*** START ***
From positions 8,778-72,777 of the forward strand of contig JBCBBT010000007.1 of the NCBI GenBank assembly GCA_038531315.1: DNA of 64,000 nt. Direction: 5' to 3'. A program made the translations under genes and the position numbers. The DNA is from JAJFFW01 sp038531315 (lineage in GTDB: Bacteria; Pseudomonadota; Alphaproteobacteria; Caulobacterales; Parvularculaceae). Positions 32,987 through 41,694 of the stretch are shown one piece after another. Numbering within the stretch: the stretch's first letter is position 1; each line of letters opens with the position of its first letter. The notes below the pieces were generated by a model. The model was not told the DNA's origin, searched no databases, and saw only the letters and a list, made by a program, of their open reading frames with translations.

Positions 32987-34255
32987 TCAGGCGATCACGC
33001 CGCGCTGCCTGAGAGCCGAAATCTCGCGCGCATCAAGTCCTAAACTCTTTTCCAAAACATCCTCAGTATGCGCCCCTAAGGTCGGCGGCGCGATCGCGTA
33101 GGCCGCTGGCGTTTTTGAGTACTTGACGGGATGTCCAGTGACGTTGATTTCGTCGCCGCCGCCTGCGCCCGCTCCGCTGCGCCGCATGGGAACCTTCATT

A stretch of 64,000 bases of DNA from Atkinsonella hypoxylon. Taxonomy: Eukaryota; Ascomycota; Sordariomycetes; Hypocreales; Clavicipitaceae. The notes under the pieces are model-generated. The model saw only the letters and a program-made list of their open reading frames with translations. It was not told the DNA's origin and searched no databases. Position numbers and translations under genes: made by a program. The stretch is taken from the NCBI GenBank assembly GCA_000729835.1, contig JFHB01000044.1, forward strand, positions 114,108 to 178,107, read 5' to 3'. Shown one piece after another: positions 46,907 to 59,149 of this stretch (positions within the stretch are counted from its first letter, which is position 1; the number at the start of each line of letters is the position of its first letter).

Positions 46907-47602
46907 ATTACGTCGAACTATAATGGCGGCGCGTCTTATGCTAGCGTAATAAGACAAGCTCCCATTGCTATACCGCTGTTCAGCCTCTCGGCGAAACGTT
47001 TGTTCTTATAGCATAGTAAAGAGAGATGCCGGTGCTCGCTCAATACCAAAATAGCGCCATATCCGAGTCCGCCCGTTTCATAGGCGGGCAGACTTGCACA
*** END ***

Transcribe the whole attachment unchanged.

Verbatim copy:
From positions 8,778-72,777 of the forward strand of contig JBCBBT010000007.1 of the NCBI GenBank assembly GCA_038531315.1: DNA of 64,000 nt. Direction: 5' to 3'. A program made the translations under genes and the position numbers. The DNA is from JAJFFW01 sp038531315 (lineage in GTDB: Bacteria; Pseudomonadota; Alphaproteobacteria; Caulobacterales; Parvularculaceae). Positions 32,987 through 41,694 of the stretch are shown one piece after another. Numbering within the stretch: the stretch's first letter is position 1; each line of letters opens with the position of its first letter. The notes below the pieces were generated by a model. The model was not told the DNA's origin, searched no databases, and saw only the letters and a list, made by a program, of their open reading frames with translations.

Positions 32987-34255
32987 TCAGGCGATCACGC
33001 CGCGCTGCCTGAGAGCCGAAATCTCGCGCGCATCAAGTCCTAAACTCTTTTCCAAAACATCCTCAGTATGCGCCCCTAAGGTCGGCGGCGCGATCGCGTA
33101 GGCCGCTGGCGTTTTTGAGTACTTGACGGGATGTCCAGTGACGTTGATTTCGTCGCCGCCGCCTGCGCCCGCTCCGCTGCGCCGCATGGGAACCTTCATT

A stretch of 64,000 bases of DNA from Atkinsonella hypoxylon. Taxonomy: Eukaryota; Ascomycota; Sordariomycetes; Hypocreales; Clavicipitaceae. The notes under the pieces are model-generated. The model saw only the letters and a program-made list of their open reading frames with translations. It was not told the DNA's origin and searched no databases. Position numbers and translations under genes: made by a program. The stretch is taken from the NCBI GenBank assembly GCA_000729835.1, contig JFHB01000044.1, forward strand, positions 114,108 to 178,107, read 5' to 3'. Shown one piece after another: positions 46,907 to 59,149 of this stretch (positions within the stretch are counted from its first letter, which is position 1; the number at the start of each line of letters is the position of its first letter).

Positions 46907-47602
46907 ATTACGTCGAACTATAATGGCGGCGCGTCTTATGCTAGCGTAATAAGACAAGCTCCCATTGCTATACCGCTGTTCAGCCTCTCGGCGAAACGTT
47001 TGTTCTTATAGCATAGTAAAGAGAGATGCCGGTGCTCGCTCAATACCAAAATAGCGCCATATCCGAGTCCGCCCGTTTCATAGGCGGGCAGACTTGCACA